Title: Culture Wars in the UK
Description: Penguins & P. Bears don't talk anymore
Green River - February 17, 2011 05:48 AM (GMT)
James Dellingpole & the zealous climate sceptics (and their equally zealous opponents): I’ve noticed how this issue is taking on the characteristics of a US-style culture war with ridiculous polarisation, ad hominem attacks and no real debate that doesn’t end up in a slinging match.
I for one greatly value the ability to have mature, reasoned debate with others of different political persuasions in this country. Even on this forum, some of the people I most respect have almost completely different political views to mine (JDD, Atlantic, &c. comes to mind), but this whole thing around global warming seems to me to be spiralling out of control.
At risk of sounding alarmist, are we in the UK at risk of creating an American-style culture war over this issue, where all meaningful debate stops and the two sides become entrenched in armed camps of dogmatism?
Note that this thread is not about the climate debate itself, but rather about the possibility of a ‘culture-war’ springing up around this issue and others.
Razhbad - February 17, 2011 08:56 AM (GMT)
It is more then possible that could become the case. Several peopel can get quite fanatical with one side or the other. Over the years i have every so often watched things like question time which seems a good place to see debates, but even that can spiral out of control. The unfortunate thing is it is becoming more common for people to consider their views to be absolutely correct and to not give a damn about others views.
It would be nice to have people who did not copy the United States in all things. Not that i am complaining about the culture of another nation, but I am British and thus i feel it necessay to have our own culture. We do not need to be carbon copies of another nation, individuality is what makes the world and ensures healthy debates.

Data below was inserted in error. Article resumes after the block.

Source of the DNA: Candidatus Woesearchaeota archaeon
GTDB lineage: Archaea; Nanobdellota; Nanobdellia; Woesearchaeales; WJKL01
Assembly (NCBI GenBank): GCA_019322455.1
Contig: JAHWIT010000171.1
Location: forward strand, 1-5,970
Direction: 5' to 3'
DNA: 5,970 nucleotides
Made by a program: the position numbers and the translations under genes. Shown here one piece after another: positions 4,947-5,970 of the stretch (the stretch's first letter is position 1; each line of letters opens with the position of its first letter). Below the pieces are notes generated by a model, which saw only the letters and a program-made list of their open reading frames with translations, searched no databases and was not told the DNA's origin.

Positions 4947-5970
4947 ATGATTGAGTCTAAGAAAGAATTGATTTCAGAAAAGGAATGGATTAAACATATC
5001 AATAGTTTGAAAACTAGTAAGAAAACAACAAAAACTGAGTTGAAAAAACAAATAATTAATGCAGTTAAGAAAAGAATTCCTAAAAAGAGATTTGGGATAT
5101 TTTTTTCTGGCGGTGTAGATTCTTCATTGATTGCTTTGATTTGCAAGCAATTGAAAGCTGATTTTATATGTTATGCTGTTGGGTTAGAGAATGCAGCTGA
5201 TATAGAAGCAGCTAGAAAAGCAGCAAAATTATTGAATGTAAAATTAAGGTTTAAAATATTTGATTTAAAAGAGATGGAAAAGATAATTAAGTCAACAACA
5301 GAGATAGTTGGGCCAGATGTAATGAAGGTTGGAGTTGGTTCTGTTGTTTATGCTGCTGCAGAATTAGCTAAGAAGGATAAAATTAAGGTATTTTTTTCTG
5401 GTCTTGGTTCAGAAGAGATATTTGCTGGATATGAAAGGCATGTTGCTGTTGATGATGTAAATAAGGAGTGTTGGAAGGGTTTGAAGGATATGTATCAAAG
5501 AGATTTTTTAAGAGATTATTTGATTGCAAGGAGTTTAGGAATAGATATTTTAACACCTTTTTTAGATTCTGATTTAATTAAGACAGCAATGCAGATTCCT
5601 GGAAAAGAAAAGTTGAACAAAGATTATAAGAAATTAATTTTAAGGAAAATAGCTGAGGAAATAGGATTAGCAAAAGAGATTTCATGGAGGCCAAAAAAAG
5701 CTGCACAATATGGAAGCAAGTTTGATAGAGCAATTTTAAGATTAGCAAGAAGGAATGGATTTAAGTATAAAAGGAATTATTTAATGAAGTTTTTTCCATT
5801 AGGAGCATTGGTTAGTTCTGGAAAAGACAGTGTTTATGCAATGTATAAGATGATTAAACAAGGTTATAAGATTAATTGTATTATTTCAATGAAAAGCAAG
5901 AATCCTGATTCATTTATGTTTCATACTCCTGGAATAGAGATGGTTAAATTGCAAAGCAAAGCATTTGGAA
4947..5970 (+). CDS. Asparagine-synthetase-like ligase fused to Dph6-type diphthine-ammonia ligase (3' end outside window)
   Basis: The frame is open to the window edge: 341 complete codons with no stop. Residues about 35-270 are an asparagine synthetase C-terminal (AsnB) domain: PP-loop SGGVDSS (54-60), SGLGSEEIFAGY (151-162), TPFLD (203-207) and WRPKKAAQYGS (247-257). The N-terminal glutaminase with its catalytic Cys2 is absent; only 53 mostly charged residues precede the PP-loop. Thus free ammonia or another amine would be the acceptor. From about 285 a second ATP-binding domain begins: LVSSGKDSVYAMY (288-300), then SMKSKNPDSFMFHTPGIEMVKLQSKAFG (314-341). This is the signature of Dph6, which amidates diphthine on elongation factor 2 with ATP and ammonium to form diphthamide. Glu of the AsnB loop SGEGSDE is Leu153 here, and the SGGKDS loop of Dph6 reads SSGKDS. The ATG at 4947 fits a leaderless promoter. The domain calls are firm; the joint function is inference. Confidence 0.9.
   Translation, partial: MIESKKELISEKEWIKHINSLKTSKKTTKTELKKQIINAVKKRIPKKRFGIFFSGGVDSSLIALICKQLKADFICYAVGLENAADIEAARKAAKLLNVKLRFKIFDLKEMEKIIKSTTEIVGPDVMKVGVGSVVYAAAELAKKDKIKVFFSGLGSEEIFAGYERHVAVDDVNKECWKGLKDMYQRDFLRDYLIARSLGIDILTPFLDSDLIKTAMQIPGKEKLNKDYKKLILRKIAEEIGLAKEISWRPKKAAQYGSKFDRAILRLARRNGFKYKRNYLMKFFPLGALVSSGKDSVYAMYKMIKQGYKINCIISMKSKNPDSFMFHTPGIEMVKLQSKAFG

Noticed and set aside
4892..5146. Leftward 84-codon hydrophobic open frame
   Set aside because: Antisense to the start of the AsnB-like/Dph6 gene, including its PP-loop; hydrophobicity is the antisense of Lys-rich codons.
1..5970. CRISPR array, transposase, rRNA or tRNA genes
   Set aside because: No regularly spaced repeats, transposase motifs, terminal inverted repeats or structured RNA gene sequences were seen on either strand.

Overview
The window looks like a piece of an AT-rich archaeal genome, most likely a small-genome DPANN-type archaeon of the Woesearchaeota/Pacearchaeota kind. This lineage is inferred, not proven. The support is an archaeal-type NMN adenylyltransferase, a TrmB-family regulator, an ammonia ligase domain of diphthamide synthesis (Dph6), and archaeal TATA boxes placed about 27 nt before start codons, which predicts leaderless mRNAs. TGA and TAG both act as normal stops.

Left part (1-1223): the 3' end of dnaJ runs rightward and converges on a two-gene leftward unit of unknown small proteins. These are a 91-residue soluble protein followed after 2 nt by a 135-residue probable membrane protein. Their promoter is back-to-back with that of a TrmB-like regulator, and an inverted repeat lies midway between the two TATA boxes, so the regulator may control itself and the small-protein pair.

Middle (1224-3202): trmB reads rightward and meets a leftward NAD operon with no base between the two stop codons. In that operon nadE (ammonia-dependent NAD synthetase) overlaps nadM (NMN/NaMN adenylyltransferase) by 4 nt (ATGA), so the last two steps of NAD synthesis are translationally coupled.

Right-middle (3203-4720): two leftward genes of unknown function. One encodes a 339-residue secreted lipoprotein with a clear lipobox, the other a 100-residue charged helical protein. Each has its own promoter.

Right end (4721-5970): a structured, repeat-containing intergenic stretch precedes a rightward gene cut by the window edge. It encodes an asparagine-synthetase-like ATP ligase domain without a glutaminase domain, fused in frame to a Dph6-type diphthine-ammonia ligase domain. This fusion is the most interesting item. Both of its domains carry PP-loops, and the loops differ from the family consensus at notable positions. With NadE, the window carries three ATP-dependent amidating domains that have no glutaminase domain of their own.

As for Global Warming itself, i cannot possibly know whether it is happening or not. Are the melting caps due human work, the sun or the end of the last ice age. I do not know, but it would be more logical to invest money into the event it is caused my carbon dioxide as the other 2 we cannot do anything to stop. This way we at least have attempted something.
Xisor - February 17, 2011 01:30 PM (GMT)
With global warming, I find many people conflate 'political', 'pub' and 'science' debate. Diversity and differing opinions between scientists are some of the most horrific and viscious word-wars I can concieve. Why? Because they both have facts on their side. It's very difficult for one to say to the other "that's my opinion, you can't poopoo that!" when what they really mean is "I'm right, you're wrong, there's the evidence" whilst the other says the same thing and points at some other valid evidence.
Scientific consensus, however, is the best thing we have in this line. It's not therefore true
, but it's still the best thing we have. And the consensus is climate change is real and man-made effects are a significant contributing factor. Linky
With that in mind, I can see the actual issue being completely overlooked in favour of a political 'culture war'. Politicians rarely have a good understanding of measuring scientific opinion and even less so give credibility to experts. I'd be inclined to wager that the public at large are even more
contemptuous of experts and scientific legitimacy on this point.